Also, if we might add, there is also no evidence still that Samantha Lewthwaite was behind the attacks and there is a lot more evidence to suggest she was a figment of the media’s imagination. So there is also that.

Bonus point: We understand newspapers need to be sold, editors want to be bold, and everyone is out to break the mold. There may indeed be South Africans fighting for IS, but until we have more substantial information, we’d prefer such stories aren’t told. Newspaper readers deserve well researched and substantiated news, not the type of rumours and conjecture more fitting of those messages shared on group chats.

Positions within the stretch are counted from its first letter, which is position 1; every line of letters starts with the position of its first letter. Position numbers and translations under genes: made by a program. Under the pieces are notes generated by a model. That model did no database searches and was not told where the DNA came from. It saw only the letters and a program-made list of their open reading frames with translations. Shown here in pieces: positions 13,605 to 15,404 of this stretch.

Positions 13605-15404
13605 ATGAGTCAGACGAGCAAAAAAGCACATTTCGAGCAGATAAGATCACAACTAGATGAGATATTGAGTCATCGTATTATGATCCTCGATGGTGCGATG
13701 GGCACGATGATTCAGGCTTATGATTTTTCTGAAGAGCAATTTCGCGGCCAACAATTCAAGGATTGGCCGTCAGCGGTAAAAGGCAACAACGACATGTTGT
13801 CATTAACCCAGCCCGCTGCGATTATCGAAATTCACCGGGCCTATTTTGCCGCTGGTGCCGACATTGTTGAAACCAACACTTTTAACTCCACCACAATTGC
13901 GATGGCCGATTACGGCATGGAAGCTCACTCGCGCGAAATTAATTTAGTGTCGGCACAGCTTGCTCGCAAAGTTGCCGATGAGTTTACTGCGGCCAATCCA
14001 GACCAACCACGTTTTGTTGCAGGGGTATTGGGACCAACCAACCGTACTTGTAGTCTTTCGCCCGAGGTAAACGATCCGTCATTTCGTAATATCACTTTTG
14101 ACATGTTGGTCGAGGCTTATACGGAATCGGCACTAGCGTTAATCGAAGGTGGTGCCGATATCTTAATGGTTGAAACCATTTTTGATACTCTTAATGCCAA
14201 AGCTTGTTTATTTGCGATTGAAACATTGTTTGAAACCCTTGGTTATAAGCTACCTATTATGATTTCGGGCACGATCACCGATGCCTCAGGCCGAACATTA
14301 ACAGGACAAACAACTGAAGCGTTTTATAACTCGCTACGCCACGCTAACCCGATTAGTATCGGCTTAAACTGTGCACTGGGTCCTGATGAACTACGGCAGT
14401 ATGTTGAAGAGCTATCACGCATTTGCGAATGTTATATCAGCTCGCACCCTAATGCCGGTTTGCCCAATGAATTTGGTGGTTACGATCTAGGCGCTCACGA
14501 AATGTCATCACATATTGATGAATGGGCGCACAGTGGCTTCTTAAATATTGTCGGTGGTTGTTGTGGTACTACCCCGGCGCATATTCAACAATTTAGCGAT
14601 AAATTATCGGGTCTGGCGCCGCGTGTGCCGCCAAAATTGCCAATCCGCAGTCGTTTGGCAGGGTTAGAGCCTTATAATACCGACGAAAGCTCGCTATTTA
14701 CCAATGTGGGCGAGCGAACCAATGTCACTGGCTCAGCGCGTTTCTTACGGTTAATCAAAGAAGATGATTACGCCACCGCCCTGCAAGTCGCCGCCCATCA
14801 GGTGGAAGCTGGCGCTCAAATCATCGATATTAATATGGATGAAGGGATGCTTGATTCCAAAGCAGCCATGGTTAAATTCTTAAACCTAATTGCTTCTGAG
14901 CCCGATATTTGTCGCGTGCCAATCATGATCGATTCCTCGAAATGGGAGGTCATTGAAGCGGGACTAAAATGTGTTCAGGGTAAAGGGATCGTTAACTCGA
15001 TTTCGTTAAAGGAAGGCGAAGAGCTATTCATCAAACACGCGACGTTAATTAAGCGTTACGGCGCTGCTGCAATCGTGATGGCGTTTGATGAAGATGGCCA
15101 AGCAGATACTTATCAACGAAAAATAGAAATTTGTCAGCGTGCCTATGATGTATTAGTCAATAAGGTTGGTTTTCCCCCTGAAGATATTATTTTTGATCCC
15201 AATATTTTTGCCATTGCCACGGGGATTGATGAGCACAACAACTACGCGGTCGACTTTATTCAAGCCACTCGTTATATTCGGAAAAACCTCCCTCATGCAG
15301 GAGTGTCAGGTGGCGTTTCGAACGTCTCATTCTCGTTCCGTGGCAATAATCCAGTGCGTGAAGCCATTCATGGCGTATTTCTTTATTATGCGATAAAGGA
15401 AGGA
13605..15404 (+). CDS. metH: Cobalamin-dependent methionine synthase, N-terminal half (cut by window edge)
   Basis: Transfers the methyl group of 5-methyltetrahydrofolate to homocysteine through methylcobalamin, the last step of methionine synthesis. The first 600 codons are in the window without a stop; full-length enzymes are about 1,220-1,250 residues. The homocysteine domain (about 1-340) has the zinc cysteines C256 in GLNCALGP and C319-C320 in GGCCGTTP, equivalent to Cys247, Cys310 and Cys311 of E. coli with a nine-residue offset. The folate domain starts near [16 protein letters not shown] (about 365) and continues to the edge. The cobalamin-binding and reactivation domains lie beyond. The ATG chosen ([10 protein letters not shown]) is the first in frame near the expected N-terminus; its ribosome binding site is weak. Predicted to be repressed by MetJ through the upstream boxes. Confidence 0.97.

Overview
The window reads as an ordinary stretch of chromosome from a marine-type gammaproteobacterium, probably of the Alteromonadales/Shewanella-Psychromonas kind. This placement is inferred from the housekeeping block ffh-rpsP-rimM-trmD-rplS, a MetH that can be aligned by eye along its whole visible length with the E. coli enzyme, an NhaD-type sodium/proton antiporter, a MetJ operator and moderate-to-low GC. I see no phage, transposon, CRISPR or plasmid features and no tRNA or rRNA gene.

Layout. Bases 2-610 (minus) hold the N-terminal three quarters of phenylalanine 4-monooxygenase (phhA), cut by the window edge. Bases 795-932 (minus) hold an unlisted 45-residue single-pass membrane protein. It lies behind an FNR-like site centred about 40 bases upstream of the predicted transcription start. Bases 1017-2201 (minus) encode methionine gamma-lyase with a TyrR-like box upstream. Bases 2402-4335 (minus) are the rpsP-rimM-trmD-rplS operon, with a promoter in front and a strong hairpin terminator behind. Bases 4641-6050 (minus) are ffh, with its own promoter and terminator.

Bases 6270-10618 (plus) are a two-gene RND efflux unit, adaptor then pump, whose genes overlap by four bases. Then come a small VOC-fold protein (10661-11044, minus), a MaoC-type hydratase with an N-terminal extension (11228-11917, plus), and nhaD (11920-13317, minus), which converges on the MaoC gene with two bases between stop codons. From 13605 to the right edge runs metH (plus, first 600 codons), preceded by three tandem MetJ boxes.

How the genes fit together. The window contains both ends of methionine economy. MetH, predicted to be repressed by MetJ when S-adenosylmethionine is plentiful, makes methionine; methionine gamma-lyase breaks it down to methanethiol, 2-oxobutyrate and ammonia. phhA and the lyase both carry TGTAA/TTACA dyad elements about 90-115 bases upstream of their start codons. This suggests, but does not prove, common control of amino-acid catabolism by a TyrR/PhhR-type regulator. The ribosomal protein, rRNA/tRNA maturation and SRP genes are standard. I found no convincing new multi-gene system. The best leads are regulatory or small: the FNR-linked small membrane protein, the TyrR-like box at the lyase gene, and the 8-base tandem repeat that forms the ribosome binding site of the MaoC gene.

[Update: Al Alawi posted a comment to this Daily Vox story on Tuesday saying that the Iraqi embassy in Pretoria had received “reliable information from multiple sources” about the three South Africans alleged to have been killed in Syria whilst fighting with ISIS, including their locations and names. “We have shared [this information] in writing with officials in the Directorate of Middle East at the Department of International Relations and Cooperation (DIRCO).”]

You can read the full comment below this article.

* An earlier version of this story made reference to the theological society known as the Jamiatal Ulama (Kwa Zulu Natal). The Sunday Tribune article quoted the Jamiatul Ulama South Africa, which is a national organisation. This has been corrected.